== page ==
The problem is that people often mistake organisational culture as a key relevant condition that generates the result they don't like and that it is therefore the main issue to focus on. It is not. A cultural outcome in a business is certainly real and can be observed and analysed in people's interaction, but it is still only a result in itself. And yes, it can generate additional layers of complexity in people's behaviour - good or bad - but it can't be changed by addressing what it is. It is still just an outcome. Once established, it might perpetuate itself, but it is not the cause of itself - it can't be its own parent.
Culture as a continually emerging result, can only fundamentally be changed by changing what creates it.
So what people therefore really need to see are the underlying conditions uniquely relevant to an environment. This helps everyone in that environment specifically and practically focus on making the changes that will actually make a difference to their reality. If they can do that, the result will change - including the cultural result.
How to do that? In other words, how do you go about finding your proverbial ‘openable window’ so a group of people can breathe and feel comfortable enough to get on with doing good work together? And thereby automatically build a positive culture and general 'readiness' to succeed together, come what may?
I'd like to share my approach with you. It started with a gut instinct and subsequent career change many years ago. It then evolved via a deep and broad analysis of people, motivation, process and other systemic realities across various businesses. Yet it all landed in a simple, relatable place - and it works. Probably because it's not trying to achieve anything other than a clear-eyed look at people's reality and what they need in it.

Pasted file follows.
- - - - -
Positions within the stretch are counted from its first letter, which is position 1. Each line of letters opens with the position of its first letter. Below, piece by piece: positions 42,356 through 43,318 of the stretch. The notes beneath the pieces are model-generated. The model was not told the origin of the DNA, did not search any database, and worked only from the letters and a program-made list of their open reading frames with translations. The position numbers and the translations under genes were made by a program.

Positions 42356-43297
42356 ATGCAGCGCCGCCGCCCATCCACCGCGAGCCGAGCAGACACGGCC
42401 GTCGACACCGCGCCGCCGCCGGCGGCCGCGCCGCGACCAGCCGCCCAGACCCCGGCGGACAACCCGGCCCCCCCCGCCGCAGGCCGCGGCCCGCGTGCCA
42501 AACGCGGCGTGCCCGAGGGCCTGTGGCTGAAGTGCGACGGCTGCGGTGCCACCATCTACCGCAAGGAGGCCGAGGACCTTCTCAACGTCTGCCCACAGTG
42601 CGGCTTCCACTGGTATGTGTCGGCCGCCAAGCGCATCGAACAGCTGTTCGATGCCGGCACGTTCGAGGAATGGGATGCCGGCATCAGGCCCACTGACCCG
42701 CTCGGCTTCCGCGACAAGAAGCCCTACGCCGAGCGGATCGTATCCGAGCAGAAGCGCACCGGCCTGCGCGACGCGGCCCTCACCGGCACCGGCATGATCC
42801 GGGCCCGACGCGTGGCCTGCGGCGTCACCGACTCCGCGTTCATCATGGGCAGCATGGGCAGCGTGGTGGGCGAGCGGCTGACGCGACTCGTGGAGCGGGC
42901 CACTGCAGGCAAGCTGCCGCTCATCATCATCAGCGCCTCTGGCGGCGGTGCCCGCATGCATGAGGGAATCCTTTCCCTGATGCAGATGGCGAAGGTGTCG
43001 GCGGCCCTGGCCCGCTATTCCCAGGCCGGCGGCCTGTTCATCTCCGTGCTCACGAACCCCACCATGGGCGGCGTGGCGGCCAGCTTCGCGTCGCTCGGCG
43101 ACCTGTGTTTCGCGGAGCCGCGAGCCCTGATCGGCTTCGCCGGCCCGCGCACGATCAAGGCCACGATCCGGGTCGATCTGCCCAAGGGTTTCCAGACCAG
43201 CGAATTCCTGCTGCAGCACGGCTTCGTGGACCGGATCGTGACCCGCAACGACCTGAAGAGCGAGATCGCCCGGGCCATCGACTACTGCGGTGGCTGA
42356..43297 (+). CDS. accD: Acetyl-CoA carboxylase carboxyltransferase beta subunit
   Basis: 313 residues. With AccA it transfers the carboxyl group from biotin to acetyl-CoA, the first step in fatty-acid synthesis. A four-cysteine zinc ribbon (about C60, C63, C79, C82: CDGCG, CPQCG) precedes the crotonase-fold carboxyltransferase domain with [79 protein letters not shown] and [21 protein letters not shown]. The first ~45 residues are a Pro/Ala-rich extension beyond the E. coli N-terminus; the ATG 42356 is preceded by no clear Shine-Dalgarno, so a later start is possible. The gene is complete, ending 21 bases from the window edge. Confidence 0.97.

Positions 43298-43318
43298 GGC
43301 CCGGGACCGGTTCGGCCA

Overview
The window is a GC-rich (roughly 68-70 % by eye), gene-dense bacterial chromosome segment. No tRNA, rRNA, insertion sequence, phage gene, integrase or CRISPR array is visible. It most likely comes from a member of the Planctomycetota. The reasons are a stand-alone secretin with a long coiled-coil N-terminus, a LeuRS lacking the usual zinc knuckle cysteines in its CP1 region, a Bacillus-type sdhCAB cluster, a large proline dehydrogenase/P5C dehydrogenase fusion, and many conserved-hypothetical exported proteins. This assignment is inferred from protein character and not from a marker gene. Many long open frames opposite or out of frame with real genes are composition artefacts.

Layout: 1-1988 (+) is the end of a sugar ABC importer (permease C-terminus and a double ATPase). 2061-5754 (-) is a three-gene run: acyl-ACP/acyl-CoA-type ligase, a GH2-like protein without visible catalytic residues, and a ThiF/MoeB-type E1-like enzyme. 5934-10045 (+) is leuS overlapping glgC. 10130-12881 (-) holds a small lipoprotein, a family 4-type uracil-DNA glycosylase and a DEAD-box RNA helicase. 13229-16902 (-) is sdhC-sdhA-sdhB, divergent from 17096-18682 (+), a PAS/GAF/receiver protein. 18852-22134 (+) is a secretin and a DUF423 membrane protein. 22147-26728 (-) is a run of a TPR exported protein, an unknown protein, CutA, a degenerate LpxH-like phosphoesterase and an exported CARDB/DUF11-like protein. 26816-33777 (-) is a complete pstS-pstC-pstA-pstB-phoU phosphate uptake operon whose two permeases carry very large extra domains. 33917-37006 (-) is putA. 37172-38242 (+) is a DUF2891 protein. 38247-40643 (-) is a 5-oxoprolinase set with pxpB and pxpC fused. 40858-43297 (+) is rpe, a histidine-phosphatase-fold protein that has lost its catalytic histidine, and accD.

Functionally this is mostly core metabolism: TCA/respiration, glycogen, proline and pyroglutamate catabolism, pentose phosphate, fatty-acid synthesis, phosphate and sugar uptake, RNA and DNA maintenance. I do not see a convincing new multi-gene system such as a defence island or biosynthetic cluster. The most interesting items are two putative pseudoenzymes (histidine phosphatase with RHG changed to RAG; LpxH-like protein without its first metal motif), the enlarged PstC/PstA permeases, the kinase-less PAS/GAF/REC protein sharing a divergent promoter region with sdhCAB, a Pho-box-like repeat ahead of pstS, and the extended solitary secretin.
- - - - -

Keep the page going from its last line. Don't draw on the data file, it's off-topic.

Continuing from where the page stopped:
What this approach offers, is a way to drop in beneath the often confounding layers of culture.
If you are interested in learning more, I have put together a short, easy-to-watch video to introduce the basic concept (see the link below), which will then be followed by a Case Study showing practical implementation in a real business. [Note that this second video in the series is currently under development.]
I will also immediately add that I am not in the business of offering silver bullets. I know that a good internal solution must evolve uniquely in the hands of the people who need it. Nobody can waltz in and lay down the perfect pre-determined model or solution for you. I mean sure, I spend my days waltzing in and helping businesses, but everything I offer would be meaningless without that context specific evolution - by the people, for the people.
Yes, business environments are complex, but there are simplifying ways of looking into its depths that can spark practical insight and change. And that is exactly what I want to share with you in the following parts: Seeing the Dynamic and Evolving the Dynamic.
Watch the first of the two-part video series: